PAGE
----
Problems with college binge drinking persist

Binge drinking affects college campuses across the country, which has inspired UNA police to step up their patrols and crack down on excessive drinking.

To some students, five drinks in an hour or even two doesn’t seem like that many, but according to the National Institute on Alcohol Abuse and Alcoholism, this behavior is considered binge drinking.

In 2004, the NIAA advisory defined binge drinking as “a pattern of drinking alcohol … that corresponds to consuming five or more drinks (male), or four or more drinks (female), in about two hours.” But for many college students, binge drinking is a weekly occurrence.

According to the Centers for Disease Control and Prevention, excessive alcohol consumption is the third leading preventable cause of death in the United States, and is the cause of 79,000 deaths in the U.S. each year since 2001.

Binge drinking on college campuses might not seem to be that big of a deal, but excessive drinking among college students is on the rise. Universities all over the U.S. as well as UNA are cracking down on campus alcohol consumption.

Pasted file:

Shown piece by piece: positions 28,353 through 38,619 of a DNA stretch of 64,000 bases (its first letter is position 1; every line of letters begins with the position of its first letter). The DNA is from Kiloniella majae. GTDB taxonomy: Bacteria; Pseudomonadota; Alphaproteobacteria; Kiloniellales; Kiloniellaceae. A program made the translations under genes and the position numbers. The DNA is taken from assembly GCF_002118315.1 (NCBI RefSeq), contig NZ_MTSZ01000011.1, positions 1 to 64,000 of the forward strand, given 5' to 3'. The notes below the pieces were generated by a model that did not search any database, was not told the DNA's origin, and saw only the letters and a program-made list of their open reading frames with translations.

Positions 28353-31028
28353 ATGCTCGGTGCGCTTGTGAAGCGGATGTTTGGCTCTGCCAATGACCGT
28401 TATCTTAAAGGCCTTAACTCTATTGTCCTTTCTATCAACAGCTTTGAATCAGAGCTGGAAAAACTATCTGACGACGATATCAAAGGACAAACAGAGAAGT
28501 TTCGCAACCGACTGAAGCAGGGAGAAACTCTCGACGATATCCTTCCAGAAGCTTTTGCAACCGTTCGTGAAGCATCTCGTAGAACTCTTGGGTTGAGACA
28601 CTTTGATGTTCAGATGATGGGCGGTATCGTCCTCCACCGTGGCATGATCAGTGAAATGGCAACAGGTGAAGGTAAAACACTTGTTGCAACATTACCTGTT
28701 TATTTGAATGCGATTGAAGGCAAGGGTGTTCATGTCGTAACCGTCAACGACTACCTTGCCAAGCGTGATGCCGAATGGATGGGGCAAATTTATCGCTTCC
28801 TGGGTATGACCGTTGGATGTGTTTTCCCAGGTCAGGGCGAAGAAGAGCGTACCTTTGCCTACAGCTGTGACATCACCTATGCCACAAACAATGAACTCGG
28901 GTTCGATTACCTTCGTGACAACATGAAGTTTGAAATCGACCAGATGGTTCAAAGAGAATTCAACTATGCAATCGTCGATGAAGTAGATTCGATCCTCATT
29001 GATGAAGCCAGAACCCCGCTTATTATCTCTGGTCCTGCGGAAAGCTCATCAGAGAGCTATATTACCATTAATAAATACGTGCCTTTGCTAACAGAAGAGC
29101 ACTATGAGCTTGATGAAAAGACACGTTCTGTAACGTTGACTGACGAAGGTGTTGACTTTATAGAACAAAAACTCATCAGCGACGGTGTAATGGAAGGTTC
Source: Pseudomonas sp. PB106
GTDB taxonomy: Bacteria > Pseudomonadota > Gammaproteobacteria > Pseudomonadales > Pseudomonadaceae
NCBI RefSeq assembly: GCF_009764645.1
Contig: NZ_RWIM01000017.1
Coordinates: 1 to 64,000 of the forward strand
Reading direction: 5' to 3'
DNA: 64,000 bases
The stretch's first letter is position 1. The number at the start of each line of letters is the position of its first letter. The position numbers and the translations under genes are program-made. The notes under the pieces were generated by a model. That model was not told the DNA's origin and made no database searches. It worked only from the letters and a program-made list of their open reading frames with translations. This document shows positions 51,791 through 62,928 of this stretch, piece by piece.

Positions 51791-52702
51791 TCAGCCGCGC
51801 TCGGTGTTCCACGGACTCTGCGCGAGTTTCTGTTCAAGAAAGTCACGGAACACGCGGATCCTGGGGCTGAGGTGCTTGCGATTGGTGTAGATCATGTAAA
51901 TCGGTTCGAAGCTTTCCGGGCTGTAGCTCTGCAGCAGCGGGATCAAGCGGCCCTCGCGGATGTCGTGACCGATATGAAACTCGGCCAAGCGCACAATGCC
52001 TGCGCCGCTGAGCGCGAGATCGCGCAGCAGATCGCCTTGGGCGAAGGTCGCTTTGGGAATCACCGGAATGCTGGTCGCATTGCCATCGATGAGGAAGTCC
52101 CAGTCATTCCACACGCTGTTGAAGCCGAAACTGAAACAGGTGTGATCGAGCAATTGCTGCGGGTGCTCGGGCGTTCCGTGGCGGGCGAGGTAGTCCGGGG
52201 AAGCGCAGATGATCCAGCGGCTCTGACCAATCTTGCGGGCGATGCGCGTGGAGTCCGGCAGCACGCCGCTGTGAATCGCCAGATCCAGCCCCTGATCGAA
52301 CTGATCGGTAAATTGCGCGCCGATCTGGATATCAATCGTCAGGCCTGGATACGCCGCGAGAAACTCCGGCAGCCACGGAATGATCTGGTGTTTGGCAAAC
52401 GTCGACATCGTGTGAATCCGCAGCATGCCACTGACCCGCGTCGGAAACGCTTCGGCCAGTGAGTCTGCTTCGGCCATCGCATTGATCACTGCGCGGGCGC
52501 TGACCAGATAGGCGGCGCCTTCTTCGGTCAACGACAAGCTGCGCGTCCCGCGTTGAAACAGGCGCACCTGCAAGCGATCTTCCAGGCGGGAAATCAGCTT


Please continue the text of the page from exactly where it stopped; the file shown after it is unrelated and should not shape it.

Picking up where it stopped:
“For fraternities to host any party, whether alcoholic or not, they have to hire a police officer to work the party,” said UNA police Chief Bob Pastula.

Bars are using tactics like Women’s Wednesday, Dollar Thursday, and College Night to lure students. Specialized nightly events keep drinking a main focus for some college students.

To many college youths, beer pong, keg stands and dollar shots are a rite of passage-as much a part of the college experience as midterms and all-nighters.

Sheffield has a few of the more popular bars in the area, like the Sandbar and DP’s, where students hang out.

“We don’t see a lot of binge drinking, but we do see a lot of alcohol abuse by the younger people,” said Sheffield police Chief Greg Ray. “It’s the spinoff crimes that are related to excessive drinking, but it’s not seen as an epidemic.”

Some of the consequences related to drinking, according to the, include death, assault, injury, sexual abuse, unsafe sex, drunk driving and more.

“What many people don’t realize is that it’s not illegal to be intoxicated in public,” said Ray. “You can be drunk and sitting on a sidewalk bench as long as you don’t have an open container of alcohol and you’re not endangering yourself or the people around you. It’s when you put yourself or the people around you in danger that it becomes a crime.”

For many college students, alcohol is a gateway to socialization and a way for students to meet new people.

“Some freshmen go out and party as an act of rebellion because their parents aren’t there to stop them,” said UNA student Libby Hjelm. “If students get to where they’re drinking during the week and it’s affecting their schoolwork, then it’s definitely a problem. But if they want to do it on the weekends, then so be it.”